Today I had submitted a comment to World War 2 Youtuber “TIK”, concerning a segment he recently published about controversial English historian David Irving. After editing for usage and spelling, I submitted my comment, only to see it disappear immediately – apparently. YouTuber “TIK” had earned some criticism, so I am composing that comment again.
“You presented an interesting question about historian David Irving’s writing. I have never completely read any of Irving’s works, though I have gone through his book, The Trail of the Fox, in a search for references about the Italian Royal Army. You differ with Irving over his views on the Holocaust, and therefore say that all his works should be cast into the proverbial rubbish.
You have made some very interesting videos about World War 2, especially those that covered the particulars of the rivalry between the German generals, the logistical problems, and the arrival and departure of units in “Case Blue”. You have a habit of genuflecting, from time to time, to the popular notion of Jewish victimhood in World War 2, but I do not think it discredits your work. But after all, you are in Europe, where doubting the Holocaust is illegal: if you were to voice doubts about the popular Holocaust narrative, you could lose your Youtube channel and find yourself serving a year in prison.
For most of my life, I believed the popular narrative about the Holocaust. However, I began to hear personal stories and read historical accounts that contradict the widely accepted version of it.
In my town there lived many European survivors of World War 2, and a number of concentration camp survivors, as well. One day while waiting in line to pay a utility bill, I noticed a woman who had a number tattoed on her arm. I asked her about it, and she explained that she had been in a concentration camp. She told me she was Jewish and had lived in the German capital, Berlin, until 1941 – 3 years after the war started – when she was sent to the camp.
She told me that the Germans treated her well and that the camp Komandant was a “complete gentleman”; naturally, this contradicted what I expected to hear, i.e, that the Komandant was a monster. Later, I spoke with an Austrian Jew who spent time in a concentration camp and had nothing but admiration for the Germans. A Polish Jew made similar expressions of esteem. These responses were puzzling and I thought that perhaps they simply did not want to recall bad memories any more. I wish I’d had the presence of mind to get a more detailed account of their experiences.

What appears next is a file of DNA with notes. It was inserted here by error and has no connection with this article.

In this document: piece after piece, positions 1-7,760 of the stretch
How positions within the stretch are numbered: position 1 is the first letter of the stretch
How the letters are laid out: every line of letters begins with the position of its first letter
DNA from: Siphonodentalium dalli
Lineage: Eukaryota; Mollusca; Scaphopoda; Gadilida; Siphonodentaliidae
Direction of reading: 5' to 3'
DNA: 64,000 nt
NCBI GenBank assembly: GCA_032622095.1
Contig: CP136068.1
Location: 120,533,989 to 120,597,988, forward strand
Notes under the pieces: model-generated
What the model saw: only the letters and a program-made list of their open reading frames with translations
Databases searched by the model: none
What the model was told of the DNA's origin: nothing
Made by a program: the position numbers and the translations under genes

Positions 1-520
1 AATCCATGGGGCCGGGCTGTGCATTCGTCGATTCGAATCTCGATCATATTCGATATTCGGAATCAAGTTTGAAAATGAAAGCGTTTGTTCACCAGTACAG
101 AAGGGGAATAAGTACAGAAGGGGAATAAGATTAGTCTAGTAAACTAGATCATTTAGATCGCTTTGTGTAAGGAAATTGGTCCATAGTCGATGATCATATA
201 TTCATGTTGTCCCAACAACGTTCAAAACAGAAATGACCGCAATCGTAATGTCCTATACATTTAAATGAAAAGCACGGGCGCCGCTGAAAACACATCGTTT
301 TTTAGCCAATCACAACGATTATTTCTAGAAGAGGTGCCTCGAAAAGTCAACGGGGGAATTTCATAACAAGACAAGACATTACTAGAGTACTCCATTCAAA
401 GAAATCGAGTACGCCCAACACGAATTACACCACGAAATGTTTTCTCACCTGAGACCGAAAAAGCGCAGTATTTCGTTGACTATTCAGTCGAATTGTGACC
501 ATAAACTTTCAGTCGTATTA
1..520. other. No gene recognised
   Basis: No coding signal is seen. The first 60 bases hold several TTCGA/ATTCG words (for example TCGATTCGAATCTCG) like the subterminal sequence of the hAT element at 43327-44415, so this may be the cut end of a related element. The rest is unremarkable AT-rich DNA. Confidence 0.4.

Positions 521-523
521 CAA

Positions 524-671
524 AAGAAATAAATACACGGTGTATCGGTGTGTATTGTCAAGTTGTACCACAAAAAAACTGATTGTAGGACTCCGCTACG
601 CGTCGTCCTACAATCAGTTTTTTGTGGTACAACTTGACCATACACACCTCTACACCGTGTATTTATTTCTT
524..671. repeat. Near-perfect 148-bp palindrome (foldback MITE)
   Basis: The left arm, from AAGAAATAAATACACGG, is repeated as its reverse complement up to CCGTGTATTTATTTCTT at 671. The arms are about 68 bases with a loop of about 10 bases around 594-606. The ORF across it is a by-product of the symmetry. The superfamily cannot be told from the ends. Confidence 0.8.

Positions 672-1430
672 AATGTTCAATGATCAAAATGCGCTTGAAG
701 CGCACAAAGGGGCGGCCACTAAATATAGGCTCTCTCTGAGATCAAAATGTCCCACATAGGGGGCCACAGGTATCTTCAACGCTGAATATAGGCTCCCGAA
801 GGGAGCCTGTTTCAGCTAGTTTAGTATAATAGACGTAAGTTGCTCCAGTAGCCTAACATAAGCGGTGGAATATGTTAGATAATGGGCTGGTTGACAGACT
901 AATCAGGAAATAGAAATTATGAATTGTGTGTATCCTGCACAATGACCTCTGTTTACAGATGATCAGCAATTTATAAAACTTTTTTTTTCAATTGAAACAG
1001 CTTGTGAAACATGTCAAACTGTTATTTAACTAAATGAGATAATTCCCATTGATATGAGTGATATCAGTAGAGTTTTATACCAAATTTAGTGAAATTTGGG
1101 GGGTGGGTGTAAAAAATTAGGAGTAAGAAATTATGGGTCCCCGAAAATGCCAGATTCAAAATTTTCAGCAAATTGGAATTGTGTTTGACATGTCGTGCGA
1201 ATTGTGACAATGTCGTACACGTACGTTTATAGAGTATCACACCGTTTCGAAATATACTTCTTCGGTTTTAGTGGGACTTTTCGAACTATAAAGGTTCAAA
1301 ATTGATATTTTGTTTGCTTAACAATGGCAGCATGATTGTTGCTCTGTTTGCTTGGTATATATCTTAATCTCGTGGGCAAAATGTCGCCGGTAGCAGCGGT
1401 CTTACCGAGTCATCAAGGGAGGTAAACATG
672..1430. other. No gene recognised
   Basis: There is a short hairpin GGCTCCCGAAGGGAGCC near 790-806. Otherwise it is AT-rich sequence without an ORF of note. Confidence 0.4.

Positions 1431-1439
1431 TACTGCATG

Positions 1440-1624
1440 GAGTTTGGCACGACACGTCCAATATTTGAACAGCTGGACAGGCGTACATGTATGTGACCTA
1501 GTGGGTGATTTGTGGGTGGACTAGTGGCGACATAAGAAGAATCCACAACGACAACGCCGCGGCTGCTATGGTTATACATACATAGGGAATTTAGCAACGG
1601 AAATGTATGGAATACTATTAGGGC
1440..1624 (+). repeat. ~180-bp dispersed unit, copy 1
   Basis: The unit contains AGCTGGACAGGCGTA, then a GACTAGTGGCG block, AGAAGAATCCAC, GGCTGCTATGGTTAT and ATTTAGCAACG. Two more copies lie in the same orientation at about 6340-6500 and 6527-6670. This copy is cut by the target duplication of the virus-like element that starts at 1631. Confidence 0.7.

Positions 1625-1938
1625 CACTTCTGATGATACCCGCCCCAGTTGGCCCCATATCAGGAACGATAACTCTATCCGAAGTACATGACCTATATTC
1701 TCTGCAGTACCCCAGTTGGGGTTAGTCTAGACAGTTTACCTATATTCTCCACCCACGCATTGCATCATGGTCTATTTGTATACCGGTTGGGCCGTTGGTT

Years later, I came across a book written by a Russian Jew and historian, named Yuri Mukhin. The book is titled: Крестовый Поход на Восток. “Жертвы” Второй Мировой. [Crusade to the East. The “Victims” of the Second World War.] 2006, ISBN 5-87849-148-6.
Yuri Mukhin is a pro-Stalin, pro-communist historian, and therefore has no reason to do Hitler any favors. Nevertheless, he argues that only about 600,000 Jews in total died in World War 2: about 300,000 died on the territory of the USSR, as a result of revenge attacks by town and city folk, who had been treated harshly and brutally by Jewish communist authorities. Another 300,000 died in the concentration camps in the last 6 months of the war, he argues, as a result of the ruin, devastation, and starvation that resulted from the Anglo-American bombing campaign. Most died of hunger and typhus and those, by international law, were burned in the camps’ crematorium ovens. His book also contains photos of Jews in Auschwitz, who are well-fed and participating in wedding ceremonies.
Another book that does not fit the popular narrative that the Germans and most of Europe lusted for the extermination of the Jews, is Hitler’s Jewish Soldiers, by Bryan Rigg. According to the author, about 150,000 Jews served in the German military in World War 2 – evidently the Nazis were not in a big hurry to send them all to concentration camps.
In Hitler’s Table Talk, which is a compilation of the secretly-recorded conversations of the Fuhrer with his VIP guests, Hitler hardly mentions the Jews; his biggest concern is the conduct of the war.
All of the above contradicts the notion that the Germans had a plan to physically exterminate all of Europe’s Jews, but the laws of Europe and employment practices in the United States protect the Holocaust narrative from scrutiny. Even the great Russian dissident and intellectual, Aleksandr Solzhenitsyn, the author of One Day in the Life of Ivan Denisovich, must now be dismissed as an “anti-semite”, because one of his last books, 200 Years Together, which is a history of relations between the Jews and Tsarist (later communist) Russia, does not constantly portray the Jews in only the most flattering way. In fact, though it is available in French, it is not available in print in English, but portions of it may be found here, and here. So shall all of Solzhenitsyn’s works be thrown into the proverbial trash bin, because he was a free-thinker?
Considering the above, your attack on David Irving seems to have less to do with his research, and more to do with ensuring that questions about the Holocaust narrative are not tolerated.
But those horses are no longer pulling in the same direction.”
Mr. Cloutier is the author of Mussolini’s War in Spain 1936-1939. Italian Intervention in the Spanish Civil War.